What do you know about biotoxins? Does your knowledge contain myths? Misconceptions? Some common beliefs are listed here...and not all of them are true.
PSP is only present in red or muddy colored water.
Misconception. PSP is often associated with the term "red tide", which is misleading. Red or muddy colored water is no indication of PSP. Occasionally the water is red when PSP levels are high; there is a type of toxic algae that turns water a reddish color. However, most of the red-colored algae in Washington are not toxic. The fact is, high levels of toxin can be present in water that is crystal clear.
Toxic shellfish look different than non-toxic shellfish.
Myth. There are no visual clues to tell you when shellfish are toxic. They look exactly the same as shellfish that are safe to eat.
A good test to see if shellfish are toxic is to touch one to your tongue. If your tongue tingles, it's toxic. If it doesn't, it's ok to eat.
Myth. This is not a reliable test, in fact it's a very risky practice. If your tongue doesn't tingle, the shellfish can still contain high enough levels of toxin to make you sick. If your tongue does tingle, the shellfish is extremely toxic and you may have just made yourself seriously ill. Please don't try this!
If I develop symptoms of biotoxin poisoning*, I shouldn't worry too much. Antidotes are readily available.
Myth. There are no antidotes for biotoxin poisoning. The only treatment for severe cases is to be placed on life support systems (such as a ventilator) until the toxin passes from your system. This is why it's so important to call 911 or your health care provider if you have symptoms of PSP or ASP. Time is of the essence. Deaths have occurred from PSP in less than thirty minutes.
I should view the Shellfish Safety Map or call the Hotline a few days before I go to the beach to make sure the area is safe to harvest shellfish.
Half right. You should check these resources, but do so just before harvesting to make sure the area you're going to is safe. Biotoxin levels can change rapidly, and there can be several closures in the course of one day.
Before digging shellfish, I should call the county health department.
True. The county where you're planning to dig will have current information on beaches closed for pollution or other problems.
You know shellfish are safe to eat if you see seagulls or other wildlife eating them and they don't look sick or have any symptoms.
Myth. The tolerance level for biotoxins in wildlife species is not known. Observing birds or other animals that have eaten shellfish will not tell you if the shellfish are safe to eat.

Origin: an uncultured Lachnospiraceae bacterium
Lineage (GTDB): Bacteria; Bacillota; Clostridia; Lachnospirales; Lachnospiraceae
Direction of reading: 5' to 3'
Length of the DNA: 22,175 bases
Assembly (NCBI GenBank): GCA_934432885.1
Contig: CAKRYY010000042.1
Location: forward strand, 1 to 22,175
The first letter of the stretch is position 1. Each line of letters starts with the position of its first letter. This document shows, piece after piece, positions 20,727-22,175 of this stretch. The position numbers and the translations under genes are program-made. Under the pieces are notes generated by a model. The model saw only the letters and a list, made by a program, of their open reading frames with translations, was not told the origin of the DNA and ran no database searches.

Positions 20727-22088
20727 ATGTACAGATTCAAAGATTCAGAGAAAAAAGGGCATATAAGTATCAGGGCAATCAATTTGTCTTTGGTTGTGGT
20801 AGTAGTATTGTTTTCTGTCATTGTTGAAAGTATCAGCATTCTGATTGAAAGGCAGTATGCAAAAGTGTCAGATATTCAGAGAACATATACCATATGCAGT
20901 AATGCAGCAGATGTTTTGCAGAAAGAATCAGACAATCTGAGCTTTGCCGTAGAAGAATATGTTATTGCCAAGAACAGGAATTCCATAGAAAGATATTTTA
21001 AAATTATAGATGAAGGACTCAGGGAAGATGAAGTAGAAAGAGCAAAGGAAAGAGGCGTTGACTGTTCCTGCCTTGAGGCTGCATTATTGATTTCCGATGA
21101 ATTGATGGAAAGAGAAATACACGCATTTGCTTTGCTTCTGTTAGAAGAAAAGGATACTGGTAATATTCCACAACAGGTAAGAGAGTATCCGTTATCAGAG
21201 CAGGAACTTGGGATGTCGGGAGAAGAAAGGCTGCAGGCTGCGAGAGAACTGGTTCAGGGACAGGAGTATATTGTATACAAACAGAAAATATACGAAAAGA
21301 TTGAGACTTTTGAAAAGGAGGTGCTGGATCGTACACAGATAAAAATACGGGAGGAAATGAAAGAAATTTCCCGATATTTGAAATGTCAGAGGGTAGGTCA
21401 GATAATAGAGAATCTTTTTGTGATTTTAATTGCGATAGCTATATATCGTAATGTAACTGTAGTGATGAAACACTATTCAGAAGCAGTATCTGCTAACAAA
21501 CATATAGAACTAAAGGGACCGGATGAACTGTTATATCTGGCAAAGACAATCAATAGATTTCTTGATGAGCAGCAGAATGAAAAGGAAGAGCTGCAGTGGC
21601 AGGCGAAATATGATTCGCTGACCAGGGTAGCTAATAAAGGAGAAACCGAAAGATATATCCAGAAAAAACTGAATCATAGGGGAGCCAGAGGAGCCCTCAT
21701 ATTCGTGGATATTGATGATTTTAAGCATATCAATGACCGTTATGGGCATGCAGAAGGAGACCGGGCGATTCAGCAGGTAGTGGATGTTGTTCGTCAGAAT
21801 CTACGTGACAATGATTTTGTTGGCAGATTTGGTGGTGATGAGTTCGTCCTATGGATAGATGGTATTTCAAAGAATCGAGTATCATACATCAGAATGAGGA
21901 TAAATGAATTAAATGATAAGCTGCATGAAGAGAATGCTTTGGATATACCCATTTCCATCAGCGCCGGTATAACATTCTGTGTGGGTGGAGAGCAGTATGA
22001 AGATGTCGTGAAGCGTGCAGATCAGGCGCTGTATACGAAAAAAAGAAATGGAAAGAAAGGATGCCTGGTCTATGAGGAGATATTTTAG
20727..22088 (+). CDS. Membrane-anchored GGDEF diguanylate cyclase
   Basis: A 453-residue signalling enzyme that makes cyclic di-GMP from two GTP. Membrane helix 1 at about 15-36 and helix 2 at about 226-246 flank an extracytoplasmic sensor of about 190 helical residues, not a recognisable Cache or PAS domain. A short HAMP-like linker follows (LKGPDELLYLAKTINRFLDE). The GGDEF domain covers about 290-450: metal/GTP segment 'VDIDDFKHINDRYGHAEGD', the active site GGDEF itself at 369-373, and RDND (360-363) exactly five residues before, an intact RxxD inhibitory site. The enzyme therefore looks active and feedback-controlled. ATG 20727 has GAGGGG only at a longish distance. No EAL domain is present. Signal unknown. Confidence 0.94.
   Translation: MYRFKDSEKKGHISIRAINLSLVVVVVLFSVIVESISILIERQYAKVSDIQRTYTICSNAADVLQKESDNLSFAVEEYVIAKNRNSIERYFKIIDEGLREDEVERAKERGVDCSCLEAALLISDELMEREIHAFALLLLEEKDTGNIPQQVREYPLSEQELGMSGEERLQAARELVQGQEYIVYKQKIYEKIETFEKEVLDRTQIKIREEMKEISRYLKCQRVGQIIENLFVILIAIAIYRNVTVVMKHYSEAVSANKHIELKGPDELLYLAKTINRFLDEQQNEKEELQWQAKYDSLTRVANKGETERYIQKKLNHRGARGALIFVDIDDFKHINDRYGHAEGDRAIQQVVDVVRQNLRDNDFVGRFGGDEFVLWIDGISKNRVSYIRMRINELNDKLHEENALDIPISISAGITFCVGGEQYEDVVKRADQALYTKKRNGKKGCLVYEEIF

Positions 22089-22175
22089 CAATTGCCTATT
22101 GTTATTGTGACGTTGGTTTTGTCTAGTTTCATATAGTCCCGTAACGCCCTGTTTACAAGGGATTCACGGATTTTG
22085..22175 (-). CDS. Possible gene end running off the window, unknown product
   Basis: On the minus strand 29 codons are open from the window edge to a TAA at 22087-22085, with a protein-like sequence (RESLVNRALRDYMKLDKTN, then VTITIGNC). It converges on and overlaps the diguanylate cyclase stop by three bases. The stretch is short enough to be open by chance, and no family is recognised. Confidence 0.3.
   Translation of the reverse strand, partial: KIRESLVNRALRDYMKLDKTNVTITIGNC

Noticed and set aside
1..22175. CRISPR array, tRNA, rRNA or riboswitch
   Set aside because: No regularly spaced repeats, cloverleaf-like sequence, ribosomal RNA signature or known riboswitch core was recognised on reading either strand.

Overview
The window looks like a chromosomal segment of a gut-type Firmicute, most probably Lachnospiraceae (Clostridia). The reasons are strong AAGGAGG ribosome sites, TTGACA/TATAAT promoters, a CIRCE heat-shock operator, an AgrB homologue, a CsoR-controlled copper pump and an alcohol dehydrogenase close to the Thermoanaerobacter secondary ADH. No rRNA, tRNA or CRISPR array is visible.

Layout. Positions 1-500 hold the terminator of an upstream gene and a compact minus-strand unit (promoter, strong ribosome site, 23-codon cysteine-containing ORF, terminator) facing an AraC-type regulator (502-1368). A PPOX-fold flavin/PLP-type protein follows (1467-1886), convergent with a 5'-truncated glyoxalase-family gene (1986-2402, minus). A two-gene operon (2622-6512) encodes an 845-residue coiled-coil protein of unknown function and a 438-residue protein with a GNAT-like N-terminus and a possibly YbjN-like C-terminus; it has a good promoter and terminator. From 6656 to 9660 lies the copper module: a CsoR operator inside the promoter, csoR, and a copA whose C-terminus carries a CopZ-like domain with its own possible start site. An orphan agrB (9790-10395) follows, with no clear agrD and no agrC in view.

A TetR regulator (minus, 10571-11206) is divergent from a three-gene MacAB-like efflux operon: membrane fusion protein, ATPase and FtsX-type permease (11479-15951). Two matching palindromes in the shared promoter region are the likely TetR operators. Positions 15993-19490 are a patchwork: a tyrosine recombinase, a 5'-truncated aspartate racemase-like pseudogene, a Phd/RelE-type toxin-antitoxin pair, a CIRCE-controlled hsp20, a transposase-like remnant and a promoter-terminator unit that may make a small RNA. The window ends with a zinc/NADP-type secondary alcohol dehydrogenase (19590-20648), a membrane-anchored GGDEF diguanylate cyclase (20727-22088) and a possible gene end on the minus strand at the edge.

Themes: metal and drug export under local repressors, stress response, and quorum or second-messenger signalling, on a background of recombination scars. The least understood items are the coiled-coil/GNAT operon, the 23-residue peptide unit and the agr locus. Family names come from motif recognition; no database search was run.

Cooking shellfish in boiling water will remove toxins, making them safe to eat.
Myth. Biotoxins are not destroyed by cooking. Only pathogens such as Vibrio and Norovirus are destroyed with proper cooking.
Biotoxins are related to water pollution.
Myth. There is no correlation between biotoxins and pollution. Biotoxins can be present in otherwise pristine waters, and even heavily polluted waters can be biotoxin-free.
You should only harvest shellfish in months that have the letter "r."
Misconception. Shellfish can be toxic (or safe) at any time of the year. In our state, there have been high levels of biotoxins in September, October, November...you get the idea. And May, June, July, etc. are often completely safe for shellfish harvesting.
How did this belief get started?
This misconception was actually law at one time, first enacted in 1719 by the legislature in New Jersey. The law was passed in an attempt to address a spoilage issue. In the warm summer months (those without an "r" in the name), shellfish would spoil on the way to market because there was no refrigeration. (Imagine horse-drawn oyster wagons heading to town on a hot summer day!) Although modern refrigeration methods make the law obsolete, this misconception is still popular today.
Other Illness Causing Pathogens in Shellfish
Know before you dig!
Shellfish Safety Map - View status of recreational beaches on maps.
Recorded Hotline for Biotoxin Closures: 1-800-562-5632
Questions? Call us at 360-236-3330 or the local county health department during weekday business hours.